My sidetrack into complexity thought in socioeconomic theory has led me to Bob Jessop's 2001 essay "Complexity, Critical Realism, and the Strategic-Relational Approach" which attempts to turn the chaotic conception of complexity into a "coherent explanatory principle" that can frame and sustain coherent scientific research, especially in the social sciences. I cannot judge if he accomplishes his goals for the socioeconomic fields that he is addressing, but he makes some nice observations that I think will be useful for clarifying rhizo narratology.
In this essay, Jessop explores the connections between complexity and the critical realism of Roy Bhaskar. To explore those connections systematically, Jessop explains that he must "reduce the complexity of complexity", noting that "such an act of simplification is an inevitable task for any agent (or operating system) in the face of complexity" (2). I find echoes here of Paul Cilliers' claim that anyone investigating complex phenomena must simplify the complexity in order to make sense of it. Our minds cannot comprehend the infinite richness of complexity, which always exceeds our knowing, which always extends infinitely beyond the horizons of what we know.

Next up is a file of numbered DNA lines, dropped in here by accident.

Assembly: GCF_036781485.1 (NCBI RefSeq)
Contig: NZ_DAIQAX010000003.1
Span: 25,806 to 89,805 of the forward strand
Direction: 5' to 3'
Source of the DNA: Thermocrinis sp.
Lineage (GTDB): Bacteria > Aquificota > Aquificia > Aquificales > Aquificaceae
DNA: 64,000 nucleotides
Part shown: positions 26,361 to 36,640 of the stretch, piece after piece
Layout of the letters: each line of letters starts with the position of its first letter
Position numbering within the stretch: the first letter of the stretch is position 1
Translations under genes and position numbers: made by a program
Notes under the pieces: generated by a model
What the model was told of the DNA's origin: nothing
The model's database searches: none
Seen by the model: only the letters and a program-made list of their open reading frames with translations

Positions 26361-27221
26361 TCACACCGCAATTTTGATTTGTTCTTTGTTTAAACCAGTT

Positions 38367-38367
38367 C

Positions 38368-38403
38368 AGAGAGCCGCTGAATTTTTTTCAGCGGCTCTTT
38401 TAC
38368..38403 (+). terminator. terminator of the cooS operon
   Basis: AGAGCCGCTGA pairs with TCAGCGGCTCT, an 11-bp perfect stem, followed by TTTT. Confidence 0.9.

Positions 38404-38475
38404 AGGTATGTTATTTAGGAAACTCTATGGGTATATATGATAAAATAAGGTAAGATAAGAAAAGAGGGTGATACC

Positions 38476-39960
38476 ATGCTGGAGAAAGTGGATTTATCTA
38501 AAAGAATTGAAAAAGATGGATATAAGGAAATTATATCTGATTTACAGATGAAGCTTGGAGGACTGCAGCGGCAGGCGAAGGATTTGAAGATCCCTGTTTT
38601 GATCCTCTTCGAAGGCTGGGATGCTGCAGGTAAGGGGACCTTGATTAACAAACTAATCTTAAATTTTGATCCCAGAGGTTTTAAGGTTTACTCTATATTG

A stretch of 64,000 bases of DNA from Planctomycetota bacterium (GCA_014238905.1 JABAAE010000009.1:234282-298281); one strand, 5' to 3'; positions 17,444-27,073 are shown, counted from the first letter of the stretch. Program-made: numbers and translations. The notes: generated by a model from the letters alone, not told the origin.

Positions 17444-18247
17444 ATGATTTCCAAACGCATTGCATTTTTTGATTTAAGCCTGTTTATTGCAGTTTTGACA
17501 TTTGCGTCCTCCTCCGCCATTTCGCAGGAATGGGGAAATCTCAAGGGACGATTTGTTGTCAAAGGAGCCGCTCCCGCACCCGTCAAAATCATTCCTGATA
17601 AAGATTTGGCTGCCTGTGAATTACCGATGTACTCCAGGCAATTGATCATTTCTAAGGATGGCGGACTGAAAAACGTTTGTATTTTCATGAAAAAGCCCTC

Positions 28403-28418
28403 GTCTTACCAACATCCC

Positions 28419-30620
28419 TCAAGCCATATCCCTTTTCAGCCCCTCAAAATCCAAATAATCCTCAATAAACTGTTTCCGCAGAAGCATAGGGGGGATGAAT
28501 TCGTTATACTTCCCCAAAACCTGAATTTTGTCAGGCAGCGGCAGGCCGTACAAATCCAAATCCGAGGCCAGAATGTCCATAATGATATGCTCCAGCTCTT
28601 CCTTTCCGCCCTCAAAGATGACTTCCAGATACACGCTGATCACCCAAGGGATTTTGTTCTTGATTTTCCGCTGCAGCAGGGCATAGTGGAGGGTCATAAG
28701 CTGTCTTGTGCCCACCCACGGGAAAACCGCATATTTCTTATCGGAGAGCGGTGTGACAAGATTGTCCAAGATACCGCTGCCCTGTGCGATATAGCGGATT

Part of this excess of meaning stems from what Jessop calls the descriptive complexity of reality, the infinite descriptive depth of all phenomena, even the most simple. Jessop quotes Nicholas Rescher's book Complexity (1998): "There is no limit to the number of natural kinds to which any concrete particular belongs" (4). This means that we can never fully know anything, nor can anything ever fully reveal itself either to us or to itself, even if it wants to. As quantum uncertainty suggests, when a particle reveals its position to us, it necessarily hides its velocity. All of it can never be revealed simultaneously.